Have you ever witnessed a riot or large crowd that is increasingly growing more and more dangerous? Whether it be a local protest, fight, or demonstration a large group of people in an area can erupt into chaos, particularly for law enforcement officers. A major riot control agent, like tear gas can be used in many instances for security forces, but due to the nature of the chemical there are strict international guidelines in place around its use and the way in which it can be deployed against civilians for crowd control measures. How dangerous can tear gas be to human health and what can be utilized to protect yourself from this chemical agent?
Tear Gas vs CS Gas
Tear gas is classified as a non-lethal irritant that contains a couple different chemicals, including a variant of capsaicin, but the gas most commonly used on protesters is “CS Gas”, or 2-chlorobenzalmalonitrile. According to “Tear Gas, With an Emphasis on Self Defense,” there are three kinds of tear gas a consumer can buy:
- CS (chlorobenzylidenemalononitrile)
- CN (chloroacetophenone) – often found in Mace
- Pepper spray – made from chili peppers mixed with a vehicle like corn oil
What is CS Gas?
CS gas is among one of the most commonly used tear gases in the world. Law enforcement agencies and officials have found this agent valuable when faced with combative suspects, riot control, and for hostage and siege situations. Exposure to CS gas will cause distressing symptoms including lacrimation, eye pain, blepharospasm, a burning sensation in the nose & throat, chest tightness, sneezing, & coughing. CS gas starts to affect the environment and those exposed to it within 30 to 60 seconds after deployment.
What is CN Gas?
CN gas, also known as Chloroacetophenone, is the active ingredient utilized in maze, to help as a riot control or tear agent for law enforcement officials. This gas has a sharp, irritating odor that disperses upon deployment. The CN gas can be absorbed by ingestion and inhalation in humans. CN has similar affects to CS gas and can include temporary loss of balance and even permanent skin damage. Overall, the effects of CN gas last longer than that of CS gas.
What is Pepper Spray?
The active ingredient in pepper spray is oleoresin capsicum (OC), a natural oil found in many types of hot peppers. Pepper spray is usually dispensed from an aerosol canister to disperse quickly into the environment. Exposure from pepper spray can result in blisters to the skin.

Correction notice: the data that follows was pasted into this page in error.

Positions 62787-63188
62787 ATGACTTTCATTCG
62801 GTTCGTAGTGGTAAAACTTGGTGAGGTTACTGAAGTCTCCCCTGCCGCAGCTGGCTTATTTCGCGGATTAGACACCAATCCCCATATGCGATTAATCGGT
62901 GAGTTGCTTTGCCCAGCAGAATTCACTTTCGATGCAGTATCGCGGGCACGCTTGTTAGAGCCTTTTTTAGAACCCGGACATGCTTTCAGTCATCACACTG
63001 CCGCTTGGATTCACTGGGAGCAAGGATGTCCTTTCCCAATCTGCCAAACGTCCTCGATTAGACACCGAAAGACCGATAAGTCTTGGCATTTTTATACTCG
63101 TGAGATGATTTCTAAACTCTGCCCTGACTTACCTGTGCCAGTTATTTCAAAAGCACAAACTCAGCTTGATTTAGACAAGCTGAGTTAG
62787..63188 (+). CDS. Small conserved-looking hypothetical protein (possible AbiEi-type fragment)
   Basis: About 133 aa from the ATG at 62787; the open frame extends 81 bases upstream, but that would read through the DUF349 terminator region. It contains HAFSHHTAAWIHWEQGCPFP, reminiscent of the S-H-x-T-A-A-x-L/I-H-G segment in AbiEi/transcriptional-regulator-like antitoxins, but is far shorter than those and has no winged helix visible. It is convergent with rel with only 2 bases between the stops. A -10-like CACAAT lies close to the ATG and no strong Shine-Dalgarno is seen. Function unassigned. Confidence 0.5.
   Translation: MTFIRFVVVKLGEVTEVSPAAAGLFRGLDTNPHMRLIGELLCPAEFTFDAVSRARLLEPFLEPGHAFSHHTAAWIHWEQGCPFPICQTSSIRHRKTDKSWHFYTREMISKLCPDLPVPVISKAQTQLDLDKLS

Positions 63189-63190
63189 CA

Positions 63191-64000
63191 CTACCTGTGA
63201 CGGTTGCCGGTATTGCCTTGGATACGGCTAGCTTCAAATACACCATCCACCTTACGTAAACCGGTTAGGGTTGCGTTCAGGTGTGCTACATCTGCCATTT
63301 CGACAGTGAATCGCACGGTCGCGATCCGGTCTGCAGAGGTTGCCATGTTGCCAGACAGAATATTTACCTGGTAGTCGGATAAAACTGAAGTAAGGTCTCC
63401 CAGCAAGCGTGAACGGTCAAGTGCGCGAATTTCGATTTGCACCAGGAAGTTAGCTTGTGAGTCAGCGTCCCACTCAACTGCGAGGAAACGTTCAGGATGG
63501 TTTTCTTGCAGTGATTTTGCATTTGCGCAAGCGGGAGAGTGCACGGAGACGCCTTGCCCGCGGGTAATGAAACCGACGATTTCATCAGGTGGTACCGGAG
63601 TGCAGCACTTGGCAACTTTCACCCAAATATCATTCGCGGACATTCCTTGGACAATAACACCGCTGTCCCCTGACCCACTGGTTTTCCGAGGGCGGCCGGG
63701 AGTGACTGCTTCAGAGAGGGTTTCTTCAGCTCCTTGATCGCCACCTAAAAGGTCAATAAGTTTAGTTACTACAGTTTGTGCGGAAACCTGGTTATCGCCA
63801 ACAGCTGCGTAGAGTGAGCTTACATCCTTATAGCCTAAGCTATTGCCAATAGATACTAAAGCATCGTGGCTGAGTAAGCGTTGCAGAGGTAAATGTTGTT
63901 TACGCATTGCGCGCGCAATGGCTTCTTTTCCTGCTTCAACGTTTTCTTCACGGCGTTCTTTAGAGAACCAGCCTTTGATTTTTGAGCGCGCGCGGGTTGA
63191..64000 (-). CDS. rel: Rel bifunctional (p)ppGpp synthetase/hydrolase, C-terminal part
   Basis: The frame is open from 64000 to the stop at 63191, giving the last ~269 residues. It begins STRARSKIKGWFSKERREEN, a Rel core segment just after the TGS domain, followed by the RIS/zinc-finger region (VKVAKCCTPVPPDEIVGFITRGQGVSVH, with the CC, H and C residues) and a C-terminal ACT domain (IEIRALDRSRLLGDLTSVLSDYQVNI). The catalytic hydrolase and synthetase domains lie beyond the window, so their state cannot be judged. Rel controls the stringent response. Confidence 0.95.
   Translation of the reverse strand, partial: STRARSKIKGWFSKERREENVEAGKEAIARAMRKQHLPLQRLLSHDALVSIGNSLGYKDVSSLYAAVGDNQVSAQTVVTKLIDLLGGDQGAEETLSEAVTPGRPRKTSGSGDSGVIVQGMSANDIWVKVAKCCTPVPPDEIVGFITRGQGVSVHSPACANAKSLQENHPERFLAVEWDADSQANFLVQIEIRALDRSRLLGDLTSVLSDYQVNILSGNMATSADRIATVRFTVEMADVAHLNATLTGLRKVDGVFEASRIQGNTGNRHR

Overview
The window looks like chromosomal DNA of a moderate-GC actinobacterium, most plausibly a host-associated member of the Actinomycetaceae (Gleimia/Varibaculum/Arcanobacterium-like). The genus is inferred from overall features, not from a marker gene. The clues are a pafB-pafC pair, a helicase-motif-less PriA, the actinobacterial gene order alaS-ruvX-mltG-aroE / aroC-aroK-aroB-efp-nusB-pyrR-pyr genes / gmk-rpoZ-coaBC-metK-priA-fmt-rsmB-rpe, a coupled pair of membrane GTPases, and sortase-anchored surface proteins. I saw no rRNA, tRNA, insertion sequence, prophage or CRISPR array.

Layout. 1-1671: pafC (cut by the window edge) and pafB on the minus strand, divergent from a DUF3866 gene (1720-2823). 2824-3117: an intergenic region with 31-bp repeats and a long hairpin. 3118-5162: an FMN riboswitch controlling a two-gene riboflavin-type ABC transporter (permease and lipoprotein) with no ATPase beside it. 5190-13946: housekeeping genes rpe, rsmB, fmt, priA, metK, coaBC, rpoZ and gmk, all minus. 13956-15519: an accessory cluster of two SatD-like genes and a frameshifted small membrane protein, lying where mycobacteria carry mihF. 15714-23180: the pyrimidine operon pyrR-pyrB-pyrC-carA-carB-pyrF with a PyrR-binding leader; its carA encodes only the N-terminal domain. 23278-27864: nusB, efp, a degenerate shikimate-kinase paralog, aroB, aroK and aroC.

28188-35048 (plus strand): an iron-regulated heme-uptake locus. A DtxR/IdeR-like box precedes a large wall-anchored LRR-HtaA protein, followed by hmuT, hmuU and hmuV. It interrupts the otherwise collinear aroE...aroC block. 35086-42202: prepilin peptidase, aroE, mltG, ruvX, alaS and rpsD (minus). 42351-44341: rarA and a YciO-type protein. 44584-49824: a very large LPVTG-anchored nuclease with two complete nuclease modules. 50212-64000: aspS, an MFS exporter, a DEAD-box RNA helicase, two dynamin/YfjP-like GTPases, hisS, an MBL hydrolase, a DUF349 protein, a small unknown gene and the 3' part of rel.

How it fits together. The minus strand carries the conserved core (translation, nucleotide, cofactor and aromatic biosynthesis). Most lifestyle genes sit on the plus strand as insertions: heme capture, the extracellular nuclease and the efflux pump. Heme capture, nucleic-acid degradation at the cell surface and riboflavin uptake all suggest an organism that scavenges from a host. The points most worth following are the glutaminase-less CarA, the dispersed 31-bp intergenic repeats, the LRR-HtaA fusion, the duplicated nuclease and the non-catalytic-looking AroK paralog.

What Does Tear Gas Do to Human Health?
Tear gas, despite its name, is not a gas, but an aerosol. The chemical agent CS that is utilized in tear gas is a solid at room temperature and mixed with liquid or gas dispersal agents when used as a weapon designed to trigger the pain-sensing nerves. Tear gas works by triggering a reaction from the mucous membranes of the eyes, nose, mouth, and lungs. According to the Chemical Weapons Convention of 1993, signed by nearly every country in the world, banned the use of tear gas in warfare but found it legal in domestic riot control. When tear gas is deployed the chemical can create a cloud that affects the area the discharge took place. The chemical cloud will affect a person’s eyes, nose, and respiratory system – and can illicit other health reactions.
The Effects of Tear Gas
Tear gas has strong and lasting effects on human health. This vapor release will potentially irritate the mucous membrane of the eyes, nose, mouth, and lungs which can lead to tearing, coughing, burning, and stinging sensations. According to German toxicologist Uwe Heinrich, the dispersion of this chemical at a concentration of one milligram per cubic meter will cause symptoms of irritation. The overall composition of tear gas is designed to disable humans – rendering them from being able to fully function upon exposure.
This release also presents difficulty when removing from any impacted structure. Where tear gas is deployed, canisters are shot from launchers that heat the deployed canisters prior to its release, this helps increase area of dispersion more effectively. The particles that are released from the deployment are heavy and they settle eventually but can move from a powder state to gas under heat – which increases the likelihood of recontamination in the environment.
Tear Gas Protection Plan
There are many myths surrounding the different methods to implement for protection against tear gas, and it can be hard to see through them all. Some of the debunked myths include the following:
- Soaking a bandana or cloth in apple cider vinegar and tightly covering your mouth with it.
- Smearing lime or lemon juice on the inside of a cloth and tightly covering your mouth with it.
- Soaking a bandana in water and tightly covering your mouth with it.
- Smearing toothpaste under your eyes.
- Or Sniffling a freshly cut onion
The chemical CN, utilized in tear gas is a potent, sharp, and irritating chemical that can be released into indoor air as fine particulate smoke, vapor, or liquid and due to the nature of this chemical many DIY protection methods simply fall short in providing real protection. For personal protection from tear gas, a protective mask is the best tool to implement. Tear gas is released into the air and can be inhaled or ingested when exposure occurs. In an effort to prevent chemical exposure and inhalation, utilizing a protective face mask can be critical. The FAST-ACT VapourKlenz Face Mask is ideal for toxic chemical vapor releases in the environment. FAST-ACT utilizes a patented earth mineral technology that is designed to attack and neutralize a broad spectrum of chemicals including chemical warfare agents (CWAs). Chloroacetophenone (CN), when dissolved in a solvent and released as an aerosol, FAST-ACT can interact with the compound at different active sites for neutralization. FAST-ACT also functions by knocking the liquid spray down when it has been released to an air space.